Review Issue 2


An Album

Rose Metal Press, 2018, 88 pp., 978-1941628157

"The stories in Ghostographs are driven by their characters, people like the glowing girl or the man who died from lack of purpose, distinguished by a feeling of memory wrapped in childhood wonder."

A Gallery of Puzzle Pieces

Review by Bryce Delaney Walls

          Ghostographs: An Album is a novella-in-flash from author Mar (formerly Maria) Romasco Moore, whose other works include a novel, Some Kind of Animal (Delacorte Press, 2020), a children’s book, Krazyland (Delacorte Press, 2022), and a young adult novel, I Am the Ghost in Your House (Delacorte Press, 2022). Each story in Ghostographs is accompanied by a photograph that inspired the narrative. Moore's intriguing collection presents endless phenomena, inviting you into a strange but welcoming world.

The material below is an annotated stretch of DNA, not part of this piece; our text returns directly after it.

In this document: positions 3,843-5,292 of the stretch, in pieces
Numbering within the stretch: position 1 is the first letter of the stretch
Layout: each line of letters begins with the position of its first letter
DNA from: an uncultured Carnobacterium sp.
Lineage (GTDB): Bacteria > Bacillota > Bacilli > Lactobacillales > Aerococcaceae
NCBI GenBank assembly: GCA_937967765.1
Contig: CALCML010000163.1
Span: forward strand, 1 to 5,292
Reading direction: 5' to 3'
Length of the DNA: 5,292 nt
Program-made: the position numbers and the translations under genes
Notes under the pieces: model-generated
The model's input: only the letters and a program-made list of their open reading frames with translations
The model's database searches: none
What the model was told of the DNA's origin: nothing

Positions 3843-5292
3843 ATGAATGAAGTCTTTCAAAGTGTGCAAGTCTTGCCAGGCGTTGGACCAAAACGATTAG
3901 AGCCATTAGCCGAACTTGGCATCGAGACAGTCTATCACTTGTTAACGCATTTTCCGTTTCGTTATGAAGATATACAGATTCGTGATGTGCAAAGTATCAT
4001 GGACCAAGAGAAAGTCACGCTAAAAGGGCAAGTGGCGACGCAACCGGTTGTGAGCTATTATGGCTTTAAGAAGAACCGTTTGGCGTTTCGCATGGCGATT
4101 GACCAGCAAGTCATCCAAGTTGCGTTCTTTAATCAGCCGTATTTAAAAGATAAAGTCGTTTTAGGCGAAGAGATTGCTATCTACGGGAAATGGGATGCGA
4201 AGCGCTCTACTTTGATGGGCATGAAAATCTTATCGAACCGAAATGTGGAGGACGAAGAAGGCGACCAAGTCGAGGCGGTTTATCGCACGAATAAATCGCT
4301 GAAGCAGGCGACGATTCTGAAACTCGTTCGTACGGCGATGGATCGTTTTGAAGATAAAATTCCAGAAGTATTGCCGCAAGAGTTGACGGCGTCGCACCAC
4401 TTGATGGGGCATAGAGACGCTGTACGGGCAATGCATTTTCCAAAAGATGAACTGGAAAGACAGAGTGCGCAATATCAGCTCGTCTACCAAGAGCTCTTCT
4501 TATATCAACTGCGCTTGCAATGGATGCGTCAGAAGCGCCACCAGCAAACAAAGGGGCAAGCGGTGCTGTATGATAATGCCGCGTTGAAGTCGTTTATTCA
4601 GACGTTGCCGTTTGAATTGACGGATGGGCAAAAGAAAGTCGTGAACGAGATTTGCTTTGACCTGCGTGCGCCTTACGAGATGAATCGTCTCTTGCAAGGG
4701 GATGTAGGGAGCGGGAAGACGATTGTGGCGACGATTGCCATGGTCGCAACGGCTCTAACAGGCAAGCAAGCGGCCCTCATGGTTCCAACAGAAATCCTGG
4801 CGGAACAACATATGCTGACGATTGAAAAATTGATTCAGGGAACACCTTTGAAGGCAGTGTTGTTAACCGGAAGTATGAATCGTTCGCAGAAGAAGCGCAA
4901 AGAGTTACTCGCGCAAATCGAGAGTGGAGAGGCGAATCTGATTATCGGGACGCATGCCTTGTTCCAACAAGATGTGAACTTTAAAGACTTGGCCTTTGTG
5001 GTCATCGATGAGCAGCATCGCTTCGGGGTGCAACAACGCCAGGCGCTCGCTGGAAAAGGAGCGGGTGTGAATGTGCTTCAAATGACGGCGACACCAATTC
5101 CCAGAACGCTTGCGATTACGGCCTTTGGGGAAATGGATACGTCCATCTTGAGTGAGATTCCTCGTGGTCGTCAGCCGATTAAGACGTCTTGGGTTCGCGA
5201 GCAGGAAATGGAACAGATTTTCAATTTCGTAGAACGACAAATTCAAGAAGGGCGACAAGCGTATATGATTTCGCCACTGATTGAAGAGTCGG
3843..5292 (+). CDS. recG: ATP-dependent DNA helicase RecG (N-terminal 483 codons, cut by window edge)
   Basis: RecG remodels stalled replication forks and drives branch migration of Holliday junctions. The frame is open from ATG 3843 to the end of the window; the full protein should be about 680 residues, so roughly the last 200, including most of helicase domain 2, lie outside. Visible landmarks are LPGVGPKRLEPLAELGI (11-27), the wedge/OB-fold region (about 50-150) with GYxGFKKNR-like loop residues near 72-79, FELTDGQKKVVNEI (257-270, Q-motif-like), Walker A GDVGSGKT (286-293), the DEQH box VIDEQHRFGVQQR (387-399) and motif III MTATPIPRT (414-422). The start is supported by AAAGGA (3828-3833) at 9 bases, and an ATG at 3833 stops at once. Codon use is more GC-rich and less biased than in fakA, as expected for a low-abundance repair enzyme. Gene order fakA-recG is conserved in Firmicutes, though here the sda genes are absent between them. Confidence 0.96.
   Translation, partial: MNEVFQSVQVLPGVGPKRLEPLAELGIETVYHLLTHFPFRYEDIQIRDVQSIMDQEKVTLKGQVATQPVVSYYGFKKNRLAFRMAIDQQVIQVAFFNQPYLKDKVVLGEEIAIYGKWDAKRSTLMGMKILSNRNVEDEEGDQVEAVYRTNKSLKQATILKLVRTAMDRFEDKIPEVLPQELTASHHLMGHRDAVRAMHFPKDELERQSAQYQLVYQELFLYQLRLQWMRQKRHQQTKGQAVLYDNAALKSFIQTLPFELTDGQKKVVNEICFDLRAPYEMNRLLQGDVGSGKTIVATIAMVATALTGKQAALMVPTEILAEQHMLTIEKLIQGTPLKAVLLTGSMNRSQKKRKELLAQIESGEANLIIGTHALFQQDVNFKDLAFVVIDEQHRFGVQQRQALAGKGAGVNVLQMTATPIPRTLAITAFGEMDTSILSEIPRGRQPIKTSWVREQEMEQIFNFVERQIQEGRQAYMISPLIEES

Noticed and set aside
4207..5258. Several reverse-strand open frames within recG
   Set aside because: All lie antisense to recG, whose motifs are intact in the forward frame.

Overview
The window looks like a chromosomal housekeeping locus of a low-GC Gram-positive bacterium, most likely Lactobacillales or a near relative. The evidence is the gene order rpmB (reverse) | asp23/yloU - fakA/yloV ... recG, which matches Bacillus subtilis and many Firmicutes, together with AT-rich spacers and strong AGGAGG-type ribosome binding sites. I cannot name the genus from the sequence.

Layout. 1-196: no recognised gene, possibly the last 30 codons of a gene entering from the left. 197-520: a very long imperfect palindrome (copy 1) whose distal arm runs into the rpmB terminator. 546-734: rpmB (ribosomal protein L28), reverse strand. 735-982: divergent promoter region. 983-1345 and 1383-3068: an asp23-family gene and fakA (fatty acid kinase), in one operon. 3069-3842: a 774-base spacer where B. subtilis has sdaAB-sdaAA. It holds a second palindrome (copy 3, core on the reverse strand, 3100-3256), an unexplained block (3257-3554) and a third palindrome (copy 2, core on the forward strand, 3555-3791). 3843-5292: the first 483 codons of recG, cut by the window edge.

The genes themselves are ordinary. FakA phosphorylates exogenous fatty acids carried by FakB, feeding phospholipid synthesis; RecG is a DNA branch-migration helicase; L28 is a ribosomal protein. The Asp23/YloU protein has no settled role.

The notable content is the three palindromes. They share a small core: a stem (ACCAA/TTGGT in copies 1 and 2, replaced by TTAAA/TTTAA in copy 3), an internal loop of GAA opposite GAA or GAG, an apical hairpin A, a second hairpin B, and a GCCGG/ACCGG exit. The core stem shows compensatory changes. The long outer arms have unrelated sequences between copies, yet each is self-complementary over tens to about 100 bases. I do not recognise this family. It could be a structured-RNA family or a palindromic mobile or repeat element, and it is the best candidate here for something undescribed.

This book is an eerie coming of age story. Ghostographs is filled with snippets of childhood stories that hold surreal heat inside them. Pieces like “The Woman Across the Way” and “My Father” create this hazy veil that is both mysterious and intriguing. They make us stop and consider the strange perceptions we collect as children and how those can be translated into stories about snake-veined women or fathers who fish for ghosts. Meanwhile, there are other pieces like “The Castle” that, although steeped in mystery, don’t expand on our childhood visions. Rather, they expose how places lose their novelty over time.